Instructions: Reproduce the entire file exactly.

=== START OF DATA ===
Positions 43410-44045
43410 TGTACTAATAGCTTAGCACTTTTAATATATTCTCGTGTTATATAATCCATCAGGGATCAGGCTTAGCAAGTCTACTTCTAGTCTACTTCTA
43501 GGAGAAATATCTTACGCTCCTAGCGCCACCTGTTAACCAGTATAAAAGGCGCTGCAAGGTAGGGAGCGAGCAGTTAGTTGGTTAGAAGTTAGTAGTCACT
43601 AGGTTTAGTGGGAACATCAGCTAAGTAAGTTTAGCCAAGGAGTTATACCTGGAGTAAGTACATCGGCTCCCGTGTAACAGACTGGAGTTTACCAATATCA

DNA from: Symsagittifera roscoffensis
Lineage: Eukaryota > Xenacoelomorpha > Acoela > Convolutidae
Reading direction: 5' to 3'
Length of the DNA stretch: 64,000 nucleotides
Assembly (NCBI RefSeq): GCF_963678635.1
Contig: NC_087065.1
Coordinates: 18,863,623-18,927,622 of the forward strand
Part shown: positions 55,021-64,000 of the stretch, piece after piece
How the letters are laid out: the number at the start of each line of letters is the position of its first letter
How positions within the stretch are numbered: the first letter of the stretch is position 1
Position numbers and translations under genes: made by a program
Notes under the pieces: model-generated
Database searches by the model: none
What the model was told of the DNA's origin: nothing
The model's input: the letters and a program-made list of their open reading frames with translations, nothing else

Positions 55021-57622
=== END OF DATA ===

Positions 43410-44045
43410 TGTACTAATAGCTTAGCACTTTTAATATATTCTCGTGTTATATAATCCATCAGGGATCAGGCTTAGCAAGTCTACTTCTAGTCTACTTCTA
43501 GGAGAAATATCTTACGCTCCTAGCGCCACCTGTTAACCAGTATAAAAGGCGCTGCAAGGTAGGGAGCGAGCAGTTAGTTGGTTAGAAGTTAGTAGTCACT
43601 AGGTTTAGTGGGAACATCAGCTAAGTAAGTTTAGCCAAGGAGTTATACCTGGAGTAAGTACATCGGCTCCCGTGTAACAGACTGGAGTTTACCAATATCA

DNA from: Symsagittifera roscoffensis
Lineage: Eukaryota > Xenacoelomorpha > Acoela > Convolutidae
Reading direction: 5' to 3'
Length of the DNA stretch: 64,000 nucleotides
Assembly (NCBI RefSeq): GCF_963678635.1
Contig: NC_087065.1
Coordinates: 18,863,623-18,927,622 of the forward strand
Part shown: positions 55,021-64,000 of the stretch, piece after piece
How the letters are laid out: the number at the start of each line of letters is the position of its first letter
How positions within the stretch are numbered: the first letter of the stretch is position 1
Position numbers and translations under genes: made by a program
Notes under the pieces: model-generated
Database searches by the model: none
What the model was told of the DNA's origin: nothing
The model's input: the letters and a program-made list of their open reading frames with translations, nothing else

Positions 55021-57622